8 Justice League Easter Eggs And References You Might Have Missed

Into the Future

Justice League is a pretty big deal for the DCEU. Not only is it the first time we’ve ever seen the League together in live action, it’s also the first concrete look we’ve got at the trailheads to the next phase of DC movies. Films like Aquaman, Wonder Woman 2, The Batman, and Flashpoint have been surrounded by tumultuous rumors of directors leaving, scripts being scrapped, contracts being renewed, and release dates being moved around, making it hard to tell just where any of these characters are heading (or in some cases, where they’re coming from.)

Thankfully, however, Justice League was happy to pepper in some easter eggs and clues about its cast of heroes to give us something to chew on while we wait.

8. Janus in Gotham

It’s blink-and-you-miss-it, but one of the only readable billboards in Gotham City during Bruce’s initial interrogation of the Parademon belongs to “Janus Corporation.” Janus has some history in Batman comics, most notably as the cosmetics company owned and operated by one Roman Sionus, aka Black Mask.

In his modern interpretation, Roman’s a maniacal business man and gangster who is constantly vying for power in Gotham’s underground–his obsession with identity and his “mask” gimmick sometimes even manifests as a criminal cult, depending on the source material you’re looking at. It’s way too early to read too deeply into it, but it’s safe to say Roman would be an ideal and completely fresh pull for a villain in any upcoming Batman (or Batman adjacent) DC movies.

7. Mother Box Mythology

The DCEU’s Mother Boxes are a dramatic departure from their comics source material of Jack Kirby’s Fourth World saga, but that doesn’t mean some Fourth World content didn’t make its way into the movie.

In a single line, Steppenwolf utters a sort of devotional as he sends his Parademons out to hunt: “For Darkseid,” or, the DC Universe’s baddest of the bad. It’s not touched on directly in the movie but Darkseid and Steppenwolf are both “New Gods,” denizens of the extradimensional planet called Apokolips, over which Darkseid reigns as a tyrant king. There’s even a brief mention of the Mother Boxes acting as terraforming technology to re-shape worlds into “Steppenwolf’s home planet.” So, Apokolips is definitely in play here.

6. Gorilla Sign Language

Barry doesn’t know many languages, but he does know “Gorilla sign language.” This, of course, is a wink to Gorilla Grodd, a giant, telepathic gorilla who is one of Barry’s most powerful (and most bizarre) enemies.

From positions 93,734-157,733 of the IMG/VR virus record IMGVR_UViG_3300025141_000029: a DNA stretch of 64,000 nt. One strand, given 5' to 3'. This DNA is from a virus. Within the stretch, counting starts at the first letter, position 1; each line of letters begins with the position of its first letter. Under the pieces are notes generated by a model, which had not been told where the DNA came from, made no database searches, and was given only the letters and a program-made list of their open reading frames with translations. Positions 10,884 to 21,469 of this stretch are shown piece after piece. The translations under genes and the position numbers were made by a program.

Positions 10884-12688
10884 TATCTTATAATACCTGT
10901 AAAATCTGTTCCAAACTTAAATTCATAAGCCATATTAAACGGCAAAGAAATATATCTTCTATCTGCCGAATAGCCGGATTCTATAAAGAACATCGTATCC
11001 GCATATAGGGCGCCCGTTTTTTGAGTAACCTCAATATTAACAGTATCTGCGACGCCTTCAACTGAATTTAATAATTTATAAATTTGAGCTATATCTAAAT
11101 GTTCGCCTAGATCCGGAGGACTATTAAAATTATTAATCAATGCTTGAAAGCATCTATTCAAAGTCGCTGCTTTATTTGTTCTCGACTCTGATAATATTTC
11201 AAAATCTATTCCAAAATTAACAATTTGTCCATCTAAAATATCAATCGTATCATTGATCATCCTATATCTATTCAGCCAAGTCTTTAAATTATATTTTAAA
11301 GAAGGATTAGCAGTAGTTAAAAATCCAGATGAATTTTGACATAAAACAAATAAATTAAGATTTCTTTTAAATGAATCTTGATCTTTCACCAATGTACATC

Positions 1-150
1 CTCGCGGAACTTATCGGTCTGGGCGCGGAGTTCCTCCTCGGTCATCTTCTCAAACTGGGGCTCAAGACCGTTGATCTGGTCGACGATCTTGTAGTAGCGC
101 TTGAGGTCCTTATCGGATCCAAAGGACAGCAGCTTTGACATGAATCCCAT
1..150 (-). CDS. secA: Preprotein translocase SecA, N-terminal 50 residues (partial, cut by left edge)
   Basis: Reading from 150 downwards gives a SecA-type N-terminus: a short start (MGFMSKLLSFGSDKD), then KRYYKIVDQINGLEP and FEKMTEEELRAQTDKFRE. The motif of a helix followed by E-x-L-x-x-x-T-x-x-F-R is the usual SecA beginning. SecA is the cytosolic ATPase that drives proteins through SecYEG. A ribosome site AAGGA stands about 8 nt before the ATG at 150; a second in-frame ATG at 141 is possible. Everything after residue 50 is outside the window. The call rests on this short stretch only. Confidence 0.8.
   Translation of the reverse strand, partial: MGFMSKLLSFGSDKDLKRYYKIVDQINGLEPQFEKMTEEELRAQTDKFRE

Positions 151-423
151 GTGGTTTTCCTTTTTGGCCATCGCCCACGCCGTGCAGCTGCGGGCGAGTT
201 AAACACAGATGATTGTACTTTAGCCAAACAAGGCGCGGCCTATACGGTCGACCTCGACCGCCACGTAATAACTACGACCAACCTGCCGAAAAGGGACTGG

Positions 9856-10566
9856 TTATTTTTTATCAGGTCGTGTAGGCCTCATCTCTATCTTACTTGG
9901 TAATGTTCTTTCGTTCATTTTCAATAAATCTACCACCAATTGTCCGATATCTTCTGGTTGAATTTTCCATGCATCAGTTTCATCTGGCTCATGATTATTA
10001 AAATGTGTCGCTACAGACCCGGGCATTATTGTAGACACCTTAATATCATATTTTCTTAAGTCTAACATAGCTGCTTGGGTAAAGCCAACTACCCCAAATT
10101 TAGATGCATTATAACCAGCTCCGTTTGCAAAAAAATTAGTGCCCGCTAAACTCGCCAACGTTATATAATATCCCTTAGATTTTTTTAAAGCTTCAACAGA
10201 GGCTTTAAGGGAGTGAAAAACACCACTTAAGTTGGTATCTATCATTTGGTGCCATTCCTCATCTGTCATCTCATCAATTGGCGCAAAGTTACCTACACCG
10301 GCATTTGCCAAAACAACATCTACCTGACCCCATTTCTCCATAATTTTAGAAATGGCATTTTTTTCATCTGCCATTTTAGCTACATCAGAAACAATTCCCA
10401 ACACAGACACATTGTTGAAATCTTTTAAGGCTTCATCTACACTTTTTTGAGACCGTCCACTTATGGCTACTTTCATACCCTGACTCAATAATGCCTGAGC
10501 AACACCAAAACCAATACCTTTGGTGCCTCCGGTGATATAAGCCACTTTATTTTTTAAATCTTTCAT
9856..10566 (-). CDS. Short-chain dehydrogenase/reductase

In the comics, Grodd got his start as a normal, totally non-telepathic gorilla until an alien spacecraft crashed into his home in Africa, imbuing him with his powers. But over in the DC TV Universe, Grodd was a test subject for S.T.A.R. Labs–a name you may recognize from all the Cyborg-related backstory in Justice League. So it’s pretty likely if Grodd ever does show up in the DCEU, that’s the route he’ll take.

5. “Booyah.”

No, the Justice League screenwriters didn’t suddenly forget what year it is or how people speak. Vic’s celebratory “booyah!” at the end of the final battle was a nod to the Teen Titans cartoon where Vic was reinvented as an optimistic, almost parental figure for his team. His catchphrase in the show? Booyah, of course.

Strangely enough, the rest of Vic’s characterization in the movie comes specifically from the comics–and the very recent comics at that. Vic was reinvented as a founding member of the Justice League with his cybernetic enhancements connecting him to a Mother Box in 2011 during DC’s line-wide continuity reboot and relaunch the New 52. Still, there’s no doubt that Teen TItans‘ dedicated fans appreciated the wink.

4. Exploding Penguins

Alfred dryly tells Bruce that he misses the days when their biggest concerns were exploding wind-up penguins, an obvious nod to both Burton’s Batman Returns film (where wind-up penguins were realized in real life) and the fact that The Penguin apparently does exist in this incarnation of Gotham City.

It’s not altogether unlikely that the Penguin could play a role in an upcoming Batman movie project, especially considering that the reinvented character in TV’s Gotham has garnered more than a few fans.

3. Flashpoint

We don’t get much of Barry Allen’s story in the movie, but we get enough to see that he’s following a specific version of his comic book origin–his father’s in jail for the murder of his mother, a crime he didn’t commit. If you’re a fan of CW’s Flash TV show, you know this story already–Barry’s mother Nora was murdered by a time traveling speedster from the future named Eobard Thawne and Henry Allen was convicted of the crime. Ever since, he’s been in prison with Barry desperately trying to prove his innocence.

This is actually the version of Barry’s story that came to the comics fairly recently, with Geoff Johns’ The Flash: Rebirth mini-series in 2009–a reinvention of the character that wound up building directly into 2011’s continuity-rebooting Flashpoint event.

Now, we already know that the DCEU is heading towards a Flashpoint movie care of their SDCC announcement. It’s too early to say whether or not it’s going to mirror the comics’ or the TV shows’ interpretation of events, but the seeds of the story are most definitely already planted.